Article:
Madeleine Driscoll, Erin Steinwachs, Joe Murk and Jim Somerville of KCI’s asset management practice recently wrote an article for Cityworks Magazine, which was published in the Spring 2019 issue.
by Jean C. Kubwayo, EIT
At the end of a civil engineering curriculum for a bachelor degree, you find yourself equipped with knowledge that applies to the different civil engineering disciplines. You are familiar with aspects of structural (bridge and building), environmental, water resources and geotechnical engineering. It appears to be a challenge determining which discipline will fit into your future career goals. You wonder if there could be someone who will take your hand and give you a clear sense of what each discipline has to offer before deciding where you want to specialize. The KCI rotational program is that hand for recent engineering graduates.
I graduated from Morgan State University with a bachelor’s degree in civil engineering. Before my graduation, I heard of the rotational program that KCI offers its entry-level engineers. I was so excited when I received my job offer. The main benefit I got from the program was the ability to connect how the different disciplines work together from the beginning to the end of a project. I also was introduced to other engineering disciplines that I would not have thought to try, such as mechanical engineering. This is where I learned more about the design of HVAC systems in buildings and got to use some of the thermodynamics theories that I discovered in class.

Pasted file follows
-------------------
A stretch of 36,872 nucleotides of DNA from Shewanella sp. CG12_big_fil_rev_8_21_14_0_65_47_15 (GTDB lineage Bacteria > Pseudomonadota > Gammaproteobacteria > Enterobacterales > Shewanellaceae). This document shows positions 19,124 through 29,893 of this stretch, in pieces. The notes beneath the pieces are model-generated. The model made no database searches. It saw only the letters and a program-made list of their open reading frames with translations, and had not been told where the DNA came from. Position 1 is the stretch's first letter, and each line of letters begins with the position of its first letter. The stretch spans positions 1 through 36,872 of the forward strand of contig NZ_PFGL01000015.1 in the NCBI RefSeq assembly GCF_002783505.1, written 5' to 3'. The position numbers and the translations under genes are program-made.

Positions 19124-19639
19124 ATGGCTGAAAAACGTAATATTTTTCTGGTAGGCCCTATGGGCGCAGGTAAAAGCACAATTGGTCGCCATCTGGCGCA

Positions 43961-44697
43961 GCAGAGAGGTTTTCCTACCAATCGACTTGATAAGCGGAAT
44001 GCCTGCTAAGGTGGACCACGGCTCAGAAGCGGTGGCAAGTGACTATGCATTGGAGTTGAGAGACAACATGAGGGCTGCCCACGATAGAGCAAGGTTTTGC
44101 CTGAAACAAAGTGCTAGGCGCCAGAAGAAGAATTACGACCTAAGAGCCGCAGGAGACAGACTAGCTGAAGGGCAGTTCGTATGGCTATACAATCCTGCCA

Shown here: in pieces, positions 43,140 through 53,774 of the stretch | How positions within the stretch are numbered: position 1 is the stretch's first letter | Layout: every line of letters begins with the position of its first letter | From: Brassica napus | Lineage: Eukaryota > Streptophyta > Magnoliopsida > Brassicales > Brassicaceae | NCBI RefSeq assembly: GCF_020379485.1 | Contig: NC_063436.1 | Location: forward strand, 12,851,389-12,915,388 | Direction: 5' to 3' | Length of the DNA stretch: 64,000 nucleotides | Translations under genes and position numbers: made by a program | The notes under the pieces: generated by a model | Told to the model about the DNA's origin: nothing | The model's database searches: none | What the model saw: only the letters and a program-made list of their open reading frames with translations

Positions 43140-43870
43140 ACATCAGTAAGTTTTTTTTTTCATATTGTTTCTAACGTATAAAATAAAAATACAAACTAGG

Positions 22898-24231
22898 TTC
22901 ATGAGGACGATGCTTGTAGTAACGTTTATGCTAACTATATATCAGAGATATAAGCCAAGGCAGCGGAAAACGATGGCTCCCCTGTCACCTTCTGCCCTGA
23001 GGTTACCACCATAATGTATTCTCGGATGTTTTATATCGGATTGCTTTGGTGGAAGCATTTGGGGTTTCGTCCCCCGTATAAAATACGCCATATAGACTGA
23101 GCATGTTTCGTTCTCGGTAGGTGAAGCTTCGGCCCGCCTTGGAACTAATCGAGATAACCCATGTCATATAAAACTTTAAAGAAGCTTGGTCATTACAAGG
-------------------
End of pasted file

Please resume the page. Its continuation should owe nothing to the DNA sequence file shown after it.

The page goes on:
The utilities group was next, giving me a chance to understand the process of designing telecommunication and other utility layouts. In the highway department, I was put in charge of the design of a hiker/biker path. It proved to me that highway design can be fun, contrary to what I believed when I took the class. I finished my rotational program with the transportation‑structures team, where I learned that a bridge engineer does not just spend time designing new structures. My experience there taught me that the inspection and maintenance of existing structures are major parts of the structural engineer’s work.
Overall, the KCI rotational program gave me the opportunity to learn and to grow as a well-rounded engineer. It allowed me to have more connections within and outside of the company that have come in handy on a regular basis. Instead of finding one helping hand, I found a wide support system ready to help me navigate my first year as a civil engineer all thanks to the rotational program.